The COVID-19 pandemic brought about the term “frontline workers.” A new report by ALIGN NY unveiled a plan to create climate jobs for said frontline workers, who tend to be people of color.

Community organizers along with advocates and elected officials held an online news conference recently to unveil a report that includes a plan that would create 100,000 climate jobs for New Yorkers in neighborhoods hit hardest by the COVID-19 pandemic.

The report, titled “An Equitable Recovery for NYC: Creating 100,000 Climate Jobs for Frontline Communities of Color,” put together by the Climate Works for All coalition, points out that New Yorkers of color have been hit the hardest by the two-hit combo of the coronavirus and a declining economy. The report states that Black and Latino New Yorkers make up 51% of New York City’s population but make up two-thirds of all COVID-19 deaths. They’re also twice as likely to die from the coronavirus as white New Yorkers. COVID-19, unemployment and health issues have created a dire atmosphere for Black and Brown New York.

According to a recent report by the Community Service Society, stated as of June 2020, the citywide unemployment rate was 23.7% among Black residents, 22.7% among Latino residents and 21.1% among Asian residents. For white New Yorkers, the unemployment rate was 13.9%.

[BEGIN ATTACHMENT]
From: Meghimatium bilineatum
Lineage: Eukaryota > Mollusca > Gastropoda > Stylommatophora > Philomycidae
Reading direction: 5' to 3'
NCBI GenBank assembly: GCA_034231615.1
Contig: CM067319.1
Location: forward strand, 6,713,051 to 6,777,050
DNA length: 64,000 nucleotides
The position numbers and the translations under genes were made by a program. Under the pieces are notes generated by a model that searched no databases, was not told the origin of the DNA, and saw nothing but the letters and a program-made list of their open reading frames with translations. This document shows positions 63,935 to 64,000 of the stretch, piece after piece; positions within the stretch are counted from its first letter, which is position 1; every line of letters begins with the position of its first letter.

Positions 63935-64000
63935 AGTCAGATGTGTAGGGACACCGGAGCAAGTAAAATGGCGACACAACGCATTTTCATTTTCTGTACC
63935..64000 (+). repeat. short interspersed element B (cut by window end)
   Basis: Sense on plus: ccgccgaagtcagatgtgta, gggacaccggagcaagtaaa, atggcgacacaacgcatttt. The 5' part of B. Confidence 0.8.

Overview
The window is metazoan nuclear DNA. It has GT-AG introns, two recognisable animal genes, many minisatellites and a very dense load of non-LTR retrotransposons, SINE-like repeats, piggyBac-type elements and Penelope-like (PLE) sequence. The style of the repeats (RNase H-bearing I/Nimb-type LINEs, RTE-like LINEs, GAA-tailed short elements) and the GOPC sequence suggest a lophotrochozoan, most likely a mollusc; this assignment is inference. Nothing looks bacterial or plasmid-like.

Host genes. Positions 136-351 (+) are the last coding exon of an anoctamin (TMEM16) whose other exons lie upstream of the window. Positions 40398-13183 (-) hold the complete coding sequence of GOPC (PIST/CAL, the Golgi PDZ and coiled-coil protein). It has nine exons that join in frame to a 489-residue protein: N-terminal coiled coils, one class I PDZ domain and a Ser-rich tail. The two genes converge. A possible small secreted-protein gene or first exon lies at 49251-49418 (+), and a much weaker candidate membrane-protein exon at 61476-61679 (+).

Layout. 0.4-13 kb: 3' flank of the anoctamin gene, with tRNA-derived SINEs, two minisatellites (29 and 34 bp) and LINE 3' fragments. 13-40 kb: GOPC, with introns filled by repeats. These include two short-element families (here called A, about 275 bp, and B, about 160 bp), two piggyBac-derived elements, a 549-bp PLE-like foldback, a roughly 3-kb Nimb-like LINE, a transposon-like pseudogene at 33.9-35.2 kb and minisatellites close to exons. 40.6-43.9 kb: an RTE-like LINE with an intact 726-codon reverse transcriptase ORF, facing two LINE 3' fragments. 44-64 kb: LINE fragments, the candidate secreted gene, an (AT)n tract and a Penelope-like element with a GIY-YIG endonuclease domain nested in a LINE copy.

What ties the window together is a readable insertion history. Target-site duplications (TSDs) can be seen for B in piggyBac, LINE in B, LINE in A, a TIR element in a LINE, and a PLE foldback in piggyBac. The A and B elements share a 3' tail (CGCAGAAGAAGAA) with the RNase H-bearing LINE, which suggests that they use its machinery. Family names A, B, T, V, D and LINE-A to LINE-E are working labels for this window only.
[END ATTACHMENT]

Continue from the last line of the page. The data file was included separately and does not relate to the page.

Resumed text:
ALIGN Executive Director Maritza Silva- Farrell said that there is a limited time to rebuild the economy in the era of COVID-19.

“Across our city, the highest rates of job loss and death from COVID-19 are in low-income communities and communities of color,” stated Silva- Farrell. “These are the same communities living on the frontlines of climate change. The Climate and Community Stimulus Platform tackles the need for a plan to put 100,000 people back to work with good union jobs while meeting New York City’s climate goals.”

This month, a report from the Centers for Disease Control revealed that out of the 114,000 Americans who died of the coronavirus between May and August, 19% were Black despite Black people making up only 12.5% of the country’s population. For Hispanics, it’s 24% and 18% respectively.

Pat Kane, RNl executive director of the New York State Nurses Association, said that a focus on climate will bring about not only jobs for underserved communities, but health benefits as well.

“We know that exposure to pollution, and pollution-related health conditions like asthma, make people more susceptible to COVID-19,” stated Kane. “Almost 33,000 people have died from the coronavirus in New York so far…Nurses know that a green economy that works for all of us is critical to the future of our planet and a just society.”

According to the report, as climate change progresses, economic injustice, environmental racism and public health disparities will worsen with the COVID-19 pandemic exacerbating the problems. The report calls for the city to invest more in climate adaptation, provide more green jobs and help those most impacted by infrastructure issues, racial violence and the coronavirus.

Rebekah Morris, senior program manager for the Pratt Center for Community Development, said local problems require local solutions.

“This report covers numerous areas for where to start our road to an equitable recovery, including a massive investment in energy efficiency for all buildings where low-income New Yorkers live—including small 1-4 family residential—which too often get left out of policymaker’s climate action plans,” stated Morris. “We call on New York City’s politicians to recognize that massive change is needed to help us get through the current and future crises we face.”